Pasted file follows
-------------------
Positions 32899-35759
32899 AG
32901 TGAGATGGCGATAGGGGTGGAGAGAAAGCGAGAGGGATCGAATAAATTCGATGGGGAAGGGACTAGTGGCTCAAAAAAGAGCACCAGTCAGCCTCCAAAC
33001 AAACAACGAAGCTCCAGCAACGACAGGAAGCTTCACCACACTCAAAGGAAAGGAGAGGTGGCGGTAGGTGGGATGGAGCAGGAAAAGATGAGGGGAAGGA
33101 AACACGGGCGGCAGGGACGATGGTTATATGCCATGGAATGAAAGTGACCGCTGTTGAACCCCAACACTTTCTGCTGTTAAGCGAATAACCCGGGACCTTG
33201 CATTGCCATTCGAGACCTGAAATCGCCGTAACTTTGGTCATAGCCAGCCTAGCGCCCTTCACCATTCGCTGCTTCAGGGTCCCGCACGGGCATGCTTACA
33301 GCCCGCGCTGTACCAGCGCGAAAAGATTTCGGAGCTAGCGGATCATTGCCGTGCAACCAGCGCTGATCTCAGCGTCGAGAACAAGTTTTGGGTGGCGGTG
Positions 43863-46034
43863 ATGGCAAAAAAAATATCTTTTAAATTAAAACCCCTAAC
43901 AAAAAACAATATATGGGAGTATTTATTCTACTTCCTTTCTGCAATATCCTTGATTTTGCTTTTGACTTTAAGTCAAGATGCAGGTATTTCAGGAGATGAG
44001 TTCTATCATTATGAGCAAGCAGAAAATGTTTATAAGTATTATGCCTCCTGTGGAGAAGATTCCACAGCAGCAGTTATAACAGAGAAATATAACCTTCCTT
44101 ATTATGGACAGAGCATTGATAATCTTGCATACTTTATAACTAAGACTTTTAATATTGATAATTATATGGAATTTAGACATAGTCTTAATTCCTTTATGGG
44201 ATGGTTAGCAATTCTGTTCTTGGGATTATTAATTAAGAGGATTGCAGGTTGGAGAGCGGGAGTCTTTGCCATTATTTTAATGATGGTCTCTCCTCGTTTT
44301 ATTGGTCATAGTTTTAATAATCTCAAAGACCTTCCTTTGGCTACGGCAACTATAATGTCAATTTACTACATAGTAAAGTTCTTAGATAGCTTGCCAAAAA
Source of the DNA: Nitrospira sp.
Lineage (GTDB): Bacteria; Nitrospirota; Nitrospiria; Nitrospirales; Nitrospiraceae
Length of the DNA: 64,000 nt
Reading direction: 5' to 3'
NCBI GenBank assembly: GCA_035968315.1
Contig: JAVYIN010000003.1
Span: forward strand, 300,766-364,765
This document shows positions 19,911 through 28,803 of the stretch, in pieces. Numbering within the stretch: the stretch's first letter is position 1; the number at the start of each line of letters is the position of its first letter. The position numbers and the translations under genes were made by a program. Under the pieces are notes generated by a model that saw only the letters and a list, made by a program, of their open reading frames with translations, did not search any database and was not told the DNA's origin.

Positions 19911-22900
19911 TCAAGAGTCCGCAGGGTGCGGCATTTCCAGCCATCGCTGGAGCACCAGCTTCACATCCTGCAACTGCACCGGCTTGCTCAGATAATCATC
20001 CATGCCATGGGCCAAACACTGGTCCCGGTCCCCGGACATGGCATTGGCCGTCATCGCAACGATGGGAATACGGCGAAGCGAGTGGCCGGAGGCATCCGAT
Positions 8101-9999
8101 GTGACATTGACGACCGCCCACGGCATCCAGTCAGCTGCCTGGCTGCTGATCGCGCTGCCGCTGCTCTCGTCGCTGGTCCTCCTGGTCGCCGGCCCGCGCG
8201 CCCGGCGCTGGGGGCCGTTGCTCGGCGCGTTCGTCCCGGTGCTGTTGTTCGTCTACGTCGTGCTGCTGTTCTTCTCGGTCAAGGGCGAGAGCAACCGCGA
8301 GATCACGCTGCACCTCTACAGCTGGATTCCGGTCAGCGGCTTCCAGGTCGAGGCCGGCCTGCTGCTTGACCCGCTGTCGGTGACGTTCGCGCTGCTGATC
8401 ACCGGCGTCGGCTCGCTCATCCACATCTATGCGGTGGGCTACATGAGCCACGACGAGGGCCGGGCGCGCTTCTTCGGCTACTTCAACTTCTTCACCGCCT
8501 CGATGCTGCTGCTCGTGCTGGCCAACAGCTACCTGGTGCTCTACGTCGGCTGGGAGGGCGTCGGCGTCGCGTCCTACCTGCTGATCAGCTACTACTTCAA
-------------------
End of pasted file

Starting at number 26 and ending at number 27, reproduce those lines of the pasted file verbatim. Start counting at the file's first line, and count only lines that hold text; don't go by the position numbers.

Positions 8101-9999
8101 GTGACATTGACGACCGCCCACGGCATCCAGTCAGCTGCCTGGCTGCTGATCGCGCTGCCGCTGCTCTCGTCGCTGGTCCTCCTGGTCGCCGGCCCGCGCG